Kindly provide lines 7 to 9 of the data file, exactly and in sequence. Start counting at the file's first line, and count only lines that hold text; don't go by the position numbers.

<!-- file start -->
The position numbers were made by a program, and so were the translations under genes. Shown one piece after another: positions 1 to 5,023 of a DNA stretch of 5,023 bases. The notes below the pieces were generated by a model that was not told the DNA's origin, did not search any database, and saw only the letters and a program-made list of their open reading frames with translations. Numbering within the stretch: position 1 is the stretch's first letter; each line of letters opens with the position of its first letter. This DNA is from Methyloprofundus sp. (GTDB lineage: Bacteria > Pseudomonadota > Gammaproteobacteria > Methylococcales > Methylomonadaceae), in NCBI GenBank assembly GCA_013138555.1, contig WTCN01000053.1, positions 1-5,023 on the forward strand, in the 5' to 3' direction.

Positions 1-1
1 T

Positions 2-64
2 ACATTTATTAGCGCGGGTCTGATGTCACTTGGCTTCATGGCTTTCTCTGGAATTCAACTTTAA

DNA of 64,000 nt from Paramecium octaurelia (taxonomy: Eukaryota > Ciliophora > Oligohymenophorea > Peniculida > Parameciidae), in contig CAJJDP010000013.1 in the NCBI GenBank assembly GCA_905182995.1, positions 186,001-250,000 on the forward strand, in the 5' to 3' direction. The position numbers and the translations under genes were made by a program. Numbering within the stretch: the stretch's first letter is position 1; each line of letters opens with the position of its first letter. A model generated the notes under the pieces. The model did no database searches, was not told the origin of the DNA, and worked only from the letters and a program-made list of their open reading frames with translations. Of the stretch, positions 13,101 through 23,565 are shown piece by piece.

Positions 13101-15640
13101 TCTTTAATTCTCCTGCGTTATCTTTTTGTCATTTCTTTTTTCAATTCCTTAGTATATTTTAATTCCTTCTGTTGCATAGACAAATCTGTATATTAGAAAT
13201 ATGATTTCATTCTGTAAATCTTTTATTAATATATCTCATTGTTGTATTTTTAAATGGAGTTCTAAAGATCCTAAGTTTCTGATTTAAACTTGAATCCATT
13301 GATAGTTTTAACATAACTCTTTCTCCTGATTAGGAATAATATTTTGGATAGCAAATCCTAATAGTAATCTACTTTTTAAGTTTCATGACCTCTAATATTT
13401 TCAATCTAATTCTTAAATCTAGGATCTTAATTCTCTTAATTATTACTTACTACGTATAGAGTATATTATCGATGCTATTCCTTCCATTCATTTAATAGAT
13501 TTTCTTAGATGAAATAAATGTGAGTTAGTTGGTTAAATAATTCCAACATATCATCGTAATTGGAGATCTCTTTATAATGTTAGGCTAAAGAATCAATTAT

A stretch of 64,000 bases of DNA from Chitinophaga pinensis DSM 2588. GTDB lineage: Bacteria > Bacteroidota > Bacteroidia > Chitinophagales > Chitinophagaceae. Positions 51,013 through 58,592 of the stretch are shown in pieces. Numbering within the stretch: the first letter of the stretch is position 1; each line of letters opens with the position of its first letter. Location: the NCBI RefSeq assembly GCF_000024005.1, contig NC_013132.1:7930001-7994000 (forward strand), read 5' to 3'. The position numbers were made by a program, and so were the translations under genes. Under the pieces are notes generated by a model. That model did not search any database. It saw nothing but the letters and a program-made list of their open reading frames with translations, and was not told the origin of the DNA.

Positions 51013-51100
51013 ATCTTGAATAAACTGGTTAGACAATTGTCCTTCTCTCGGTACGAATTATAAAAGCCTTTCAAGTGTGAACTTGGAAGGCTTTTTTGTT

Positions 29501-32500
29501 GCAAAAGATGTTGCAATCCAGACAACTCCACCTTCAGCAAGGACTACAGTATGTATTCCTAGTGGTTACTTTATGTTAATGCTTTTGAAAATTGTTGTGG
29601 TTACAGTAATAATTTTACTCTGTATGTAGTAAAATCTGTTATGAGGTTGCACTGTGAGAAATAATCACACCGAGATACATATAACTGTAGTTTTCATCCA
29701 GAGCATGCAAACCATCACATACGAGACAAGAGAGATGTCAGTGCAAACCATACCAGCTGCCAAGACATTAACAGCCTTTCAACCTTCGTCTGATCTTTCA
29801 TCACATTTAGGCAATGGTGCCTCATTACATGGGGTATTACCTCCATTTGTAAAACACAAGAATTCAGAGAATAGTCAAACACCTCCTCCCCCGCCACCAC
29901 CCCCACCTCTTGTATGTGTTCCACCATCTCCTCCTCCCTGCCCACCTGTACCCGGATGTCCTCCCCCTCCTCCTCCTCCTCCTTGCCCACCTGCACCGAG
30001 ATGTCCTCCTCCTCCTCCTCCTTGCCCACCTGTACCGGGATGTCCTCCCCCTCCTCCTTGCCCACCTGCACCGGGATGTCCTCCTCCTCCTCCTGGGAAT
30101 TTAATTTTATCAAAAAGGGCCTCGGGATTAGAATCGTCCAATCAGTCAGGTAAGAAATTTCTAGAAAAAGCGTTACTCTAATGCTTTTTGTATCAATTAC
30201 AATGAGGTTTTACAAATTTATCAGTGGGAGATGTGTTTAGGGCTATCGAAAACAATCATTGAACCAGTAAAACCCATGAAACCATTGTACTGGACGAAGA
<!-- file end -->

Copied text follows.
Positions 13101-15640
13101 TCTTTAATTCTCCTGCGTTATCTTTTTGTCATTTCTTTTTTCAATTCCTTAGTATATTTTAATTCCTTCTGTTGCATAGACAAATCTGTATATTAGAAAT
13201 ATGATTTCATTCTGTAAATCTTTTATTAATATATCTCATTGTTGTATTTTTAAATGGAGTTCTAAAGATCCTAAGTTTCTGATTTAAACTTGAATCCATT